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General guidelines for intervening in bullying

Intervene immediately to stop the bullying. If safe to do so, stand between the child(ren) who bullied and those who were bullied, blocking eye contact between them if possible. Don't immediately ask about the reason for the bullying or try to sort out the facts. Bullies tend to be very skilled at manipulating these types of discussions.

***Note, if the bullying involves serious physical assault, particularly among adolescents, do not place yourself in the middle of the assault. You need to get help from other staff and/or security. Make your presence known verbally and physically and intervene only when you feel it is safe to do so. Often students will respond to a short, clear and firm command to stop. If you know the assaulter's name(s), use it. Also, disperse other students in such cases of violence.

  • Identify the bullying behavior that you saw/heard and let students know that bullying is unacceptable and against school rules. (e.g., “That was bullying. I won't allow students to push each other that way.” or “Calling someone names is bullying. It's against our school rules.”)
  • Support the bullied child in a way that allows him/her to regain self-control and to feel supported and safe from retaliation. Make a point to see the child later in private, but don't ask the child to explain what happened at the time of the incident. This puts the victim on the spot, a position that they may experience as threatening rather than supportive. Let the child's teacher(s) know what happened to provide additional support and protection.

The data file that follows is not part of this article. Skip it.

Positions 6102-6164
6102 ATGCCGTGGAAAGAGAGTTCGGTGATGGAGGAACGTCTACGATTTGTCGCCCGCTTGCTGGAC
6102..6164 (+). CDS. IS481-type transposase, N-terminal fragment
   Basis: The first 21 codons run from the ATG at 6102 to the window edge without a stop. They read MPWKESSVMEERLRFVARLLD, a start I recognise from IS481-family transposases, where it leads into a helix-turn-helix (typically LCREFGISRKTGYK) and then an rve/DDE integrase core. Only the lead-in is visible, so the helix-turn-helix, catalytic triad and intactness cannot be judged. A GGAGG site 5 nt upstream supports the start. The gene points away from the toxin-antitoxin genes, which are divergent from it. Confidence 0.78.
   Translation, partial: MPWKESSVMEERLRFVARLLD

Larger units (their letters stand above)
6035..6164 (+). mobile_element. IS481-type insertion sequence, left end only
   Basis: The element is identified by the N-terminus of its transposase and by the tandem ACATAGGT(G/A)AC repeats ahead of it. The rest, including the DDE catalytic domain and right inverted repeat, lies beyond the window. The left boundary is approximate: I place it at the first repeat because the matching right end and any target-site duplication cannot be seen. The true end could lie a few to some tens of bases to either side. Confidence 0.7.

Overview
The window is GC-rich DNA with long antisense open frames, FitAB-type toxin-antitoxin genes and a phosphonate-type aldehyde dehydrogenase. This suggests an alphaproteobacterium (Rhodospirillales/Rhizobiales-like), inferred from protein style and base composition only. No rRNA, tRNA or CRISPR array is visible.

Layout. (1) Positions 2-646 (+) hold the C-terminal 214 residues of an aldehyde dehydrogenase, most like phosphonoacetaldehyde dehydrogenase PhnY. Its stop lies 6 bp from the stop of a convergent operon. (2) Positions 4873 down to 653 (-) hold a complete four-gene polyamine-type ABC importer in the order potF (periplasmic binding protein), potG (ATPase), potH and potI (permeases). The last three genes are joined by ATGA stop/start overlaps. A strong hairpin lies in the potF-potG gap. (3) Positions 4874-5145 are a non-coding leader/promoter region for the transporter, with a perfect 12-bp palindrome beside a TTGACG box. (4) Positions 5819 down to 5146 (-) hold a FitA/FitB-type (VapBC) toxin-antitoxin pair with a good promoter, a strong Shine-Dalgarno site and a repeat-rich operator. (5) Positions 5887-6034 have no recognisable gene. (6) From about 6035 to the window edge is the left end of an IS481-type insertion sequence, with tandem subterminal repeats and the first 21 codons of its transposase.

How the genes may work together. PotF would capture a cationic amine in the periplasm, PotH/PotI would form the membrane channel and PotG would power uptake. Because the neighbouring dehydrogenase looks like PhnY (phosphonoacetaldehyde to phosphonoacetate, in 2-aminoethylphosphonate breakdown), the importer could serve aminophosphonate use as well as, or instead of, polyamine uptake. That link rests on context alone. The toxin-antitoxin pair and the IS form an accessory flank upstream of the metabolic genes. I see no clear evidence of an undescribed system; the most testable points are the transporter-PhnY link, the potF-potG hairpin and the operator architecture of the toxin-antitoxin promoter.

• Reiterate school rules to the bully or bullies and, after making sure that the victim is okay, pull the bullies aside and or take them to the principal to impose consequences. Engaging the bully, particularly adolescent bullies, in front of peers may enhance the bully's status and power or lead to further aggression.
  • Do not attempt to mediate between the bully and the victim. Bullying involves an imbalance of power; it is not a difference of opinion. Bullies may use the mediation process to avoid responsibility and to persuade the targeted child that he/she was somehow at fault for the attack.
  • Make bystanders aware of the consequences of the bullying behavior. Reiterate the school's policy of zero tolerance toward bullying.
  • Phone the parents of both the bully and the victim and try to resolve the problems as soon as possible, including referrals to counseling when appropriate. Note: except under special and justified circumstances, it is generally not helpful for the parents of bullies and victims to meet to solve the problem together.